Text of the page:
Other highlights were a Sharp-shinned Hawk that I first thought was the local Cooper’s Hawk until I realized it was a miniature version. I heard three Yellow-billed Cuckoos on different sides of the park, saw and heard numerous Swainson’s Thrushes, and my first Red-winged Blackbirds in weeks. Also several warblers including a Golden-winged and my annual fall Bay-breasted.


Not even close to a good photo but my first Red-winged Blackbirds in weeks. This will be the topic of a blog in the near future. Franklin Community Township Park 9/18/16


One of the unique colors of Midwest birding is the green of a Chestnut-sided Warbler. We call it lime green but to my eye it isn’t quite that color. Franklin Community Township Park 9/18/16


A Great Crested Flycatcher came out during one of the waves to see what was happening. Franklin Community Township Park 9/18/16


Brown Thrashers are starting to appear after lying low in August. I had a group of three moving together. Franklin Community Township Park 9/18/16


My feeble attempt to photograph a Chimney Swift. This guy was close so I gave it a try. Franklin Community Township Park 9/18/16

It was an enjoyable outing with over 40 species, many of them actually showing on the edge of the woods.

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Yellow-billed Cuckoo – Weekend Highlight

I’ve been traveling for work so I didn’t have time to post earlier this week. The rain last Saturday made photography tough and since I didn’t see many birds on Sunday, not many photos.  The highlight was a cooperative Yellow-billed Cuckoo that showed nicely at Southwestway Park.

ybcu-2 Yellow-billed Cuckoo

After moving from branch to branch, the Yellow-billed Cuckoo decided to sit for a minute. Almost out in the open. Southwestway Park 9/10/16



There were a couple of young Indigo Buntings moving along the edge. The bird’s odd colors and lack of a tail was enough to throw me off for a minute. Southwestway Park 9/10/16


I’ll swear anytime a woodpecker lands on a pole it will always be on the opposite side. Whom am I kidding? Woodpeckers like this Pileated Woodpecker now exactly where you are located. Northwest Park Greenwood 9/11/16

Other seen but not photographed highlights. An Osprey was carrying a fish over Southwestway Park, which seemed odd. After seeing numerous Swainson’s Thrush my annual Gray-cheeked Thrush popped up on a limb along the trail. With a good look the plain face and lack of color sets it off from the Swainson’s. And Mike and I heard a Hairy Woodpecker. Still haven’t seen one in months…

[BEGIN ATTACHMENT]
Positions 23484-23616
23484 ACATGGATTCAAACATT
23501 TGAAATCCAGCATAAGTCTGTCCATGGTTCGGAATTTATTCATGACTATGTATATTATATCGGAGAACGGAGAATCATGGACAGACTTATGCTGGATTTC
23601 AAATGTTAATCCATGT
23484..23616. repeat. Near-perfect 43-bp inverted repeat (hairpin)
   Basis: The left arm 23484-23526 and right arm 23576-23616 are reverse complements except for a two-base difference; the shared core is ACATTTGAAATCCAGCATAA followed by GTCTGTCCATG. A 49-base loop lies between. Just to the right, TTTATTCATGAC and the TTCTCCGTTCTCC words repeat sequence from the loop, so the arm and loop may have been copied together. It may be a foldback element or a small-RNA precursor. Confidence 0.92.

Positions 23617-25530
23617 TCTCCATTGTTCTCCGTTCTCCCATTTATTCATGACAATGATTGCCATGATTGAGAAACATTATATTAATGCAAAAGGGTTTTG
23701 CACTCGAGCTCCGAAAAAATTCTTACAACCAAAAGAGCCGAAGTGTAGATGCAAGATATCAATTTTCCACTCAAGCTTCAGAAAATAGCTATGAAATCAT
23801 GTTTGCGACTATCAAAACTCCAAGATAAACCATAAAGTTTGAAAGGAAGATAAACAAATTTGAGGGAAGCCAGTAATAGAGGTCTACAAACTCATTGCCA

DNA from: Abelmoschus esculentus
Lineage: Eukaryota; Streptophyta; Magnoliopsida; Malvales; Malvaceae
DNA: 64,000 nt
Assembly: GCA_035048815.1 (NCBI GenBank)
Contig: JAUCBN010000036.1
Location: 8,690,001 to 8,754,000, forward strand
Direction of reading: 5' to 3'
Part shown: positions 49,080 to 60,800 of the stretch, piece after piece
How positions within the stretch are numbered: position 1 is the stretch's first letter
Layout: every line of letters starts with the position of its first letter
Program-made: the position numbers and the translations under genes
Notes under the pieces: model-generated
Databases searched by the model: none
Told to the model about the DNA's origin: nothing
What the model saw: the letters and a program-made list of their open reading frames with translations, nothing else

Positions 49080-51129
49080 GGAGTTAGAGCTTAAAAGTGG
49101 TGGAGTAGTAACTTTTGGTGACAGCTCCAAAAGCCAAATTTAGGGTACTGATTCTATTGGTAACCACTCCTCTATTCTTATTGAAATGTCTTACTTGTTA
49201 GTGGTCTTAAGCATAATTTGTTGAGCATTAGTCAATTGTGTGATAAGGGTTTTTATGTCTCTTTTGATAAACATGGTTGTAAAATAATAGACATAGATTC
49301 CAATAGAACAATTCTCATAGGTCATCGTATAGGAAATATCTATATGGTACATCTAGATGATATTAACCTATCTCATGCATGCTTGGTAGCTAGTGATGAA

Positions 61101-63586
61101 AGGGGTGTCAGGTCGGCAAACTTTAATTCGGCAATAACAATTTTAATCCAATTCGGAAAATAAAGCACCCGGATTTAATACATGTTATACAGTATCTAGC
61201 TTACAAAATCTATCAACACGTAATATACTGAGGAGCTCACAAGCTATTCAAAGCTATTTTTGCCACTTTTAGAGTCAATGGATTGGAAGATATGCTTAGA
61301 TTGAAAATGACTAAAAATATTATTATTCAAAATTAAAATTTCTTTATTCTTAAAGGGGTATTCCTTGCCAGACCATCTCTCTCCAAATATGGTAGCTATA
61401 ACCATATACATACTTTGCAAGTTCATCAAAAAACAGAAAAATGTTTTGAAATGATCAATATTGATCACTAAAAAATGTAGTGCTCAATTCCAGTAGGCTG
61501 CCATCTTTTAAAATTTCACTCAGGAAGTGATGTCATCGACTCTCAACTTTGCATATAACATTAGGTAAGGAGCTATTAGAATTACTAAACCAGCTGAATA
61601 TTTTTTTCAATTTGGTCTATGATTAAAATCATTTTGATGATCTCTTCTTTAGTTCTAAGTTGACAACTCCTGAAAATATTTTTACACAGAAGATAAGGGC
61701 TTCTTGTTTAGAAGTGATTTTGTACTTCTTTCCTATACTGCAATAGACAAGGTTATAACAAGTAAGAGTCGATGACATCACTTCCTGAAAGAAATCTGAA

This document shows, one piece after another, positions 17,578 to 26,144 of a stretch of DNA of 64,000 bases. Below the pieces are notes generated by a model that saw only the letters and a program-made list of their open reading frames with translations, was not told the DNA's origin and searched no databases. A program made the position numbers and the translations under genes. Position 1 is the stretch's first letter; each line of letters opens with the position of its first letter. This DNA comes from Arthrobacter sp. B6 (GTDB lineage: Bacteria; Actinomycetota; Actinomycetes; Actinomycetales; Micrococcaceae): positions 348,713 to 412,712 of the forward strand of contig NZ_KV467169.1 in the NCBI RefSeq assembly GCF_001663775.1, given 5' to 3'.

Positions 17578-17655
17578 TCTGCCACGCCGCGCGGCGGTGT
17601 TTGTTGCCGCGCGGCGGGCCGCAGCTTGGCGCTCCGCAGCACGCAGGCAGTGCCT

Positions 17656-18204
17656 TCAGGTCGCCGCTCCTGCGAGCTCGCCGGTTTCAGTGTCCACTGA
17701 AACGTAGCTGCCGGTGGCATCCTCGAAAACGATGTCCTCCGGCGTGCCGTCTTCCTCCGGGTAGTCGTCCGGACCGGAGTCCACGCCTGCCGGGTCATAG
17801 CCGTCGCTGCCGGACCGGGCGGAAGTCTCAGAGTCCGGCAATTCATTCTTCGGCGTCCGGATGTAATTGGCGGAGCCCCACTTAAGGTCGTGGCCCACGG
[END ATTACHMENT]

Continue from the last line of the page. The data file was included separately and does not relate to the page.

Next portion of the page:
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15 Minutes Can Make a Difference

Early on Saturday morning of Labor Day Weekend I read a post on IN-Bird by Joni Jones about seeing Great Egrets leaving their roost at 7AM. I had planned to go to the local wet area around sunrise at 7:17AM, but changed my plans after reading her post and instead arrived at 6:45AM. And I’m glad I did because those 15 minutes made a difference.


As seen on the first photo of the day, the local wet area is packed with geese, ducks, and herons.  6:59AM

Here are counts at 7AM:

  1. Canada Geese – 500
  2. Mallard – 250
  3. Green-winged Teal – 1
  4. Great Blue Heron – 22
  5. Great Egret – 16

Immediately after the count the Canada Geese started flying east to feed elsewhere for the day.  7:07AM


In group after group of approximately 25 birds they kept coming off the water.  7:07AM


Within 10 minutes the numbers had dropped drastically.  7:09 AM

combs-9 15 minutes

It only took another 4 minutes for the numbers to drop another 50% leaving maybe 10% of the birds which had been present 15 minutes earlier.  7:13AM

COMBS (10)

I stopped by later in the day and there wasn’t a bird present. – 3:06PM

The moral of the story is to get there even earlier then planned because if I would arrived at sunrise I would have seen 90% less birds.




On Labor Day morning I stopped by to check for shorebirds. There were a couple of shorebirds but more unusual was the presence of the resident Great Egrets and Great Blue Herons

And they were sitting!


When I first pulled up to the wet area there were egrets and herons present, but something didn’t look quite right??


What made it look unusual was that the Great Egrets were sitting on the ground and on their “ankles”.


I honestly don’t recall ever seeing egrets and herons sitting on their “ankles”.


Maybe it was a good way to keep cool and take a nap in the mid-day heat?

In case you’re wondering the heron’s “knee” is hidden up under their feathers. The part they are sitting on in the photos is more like our “ankle”.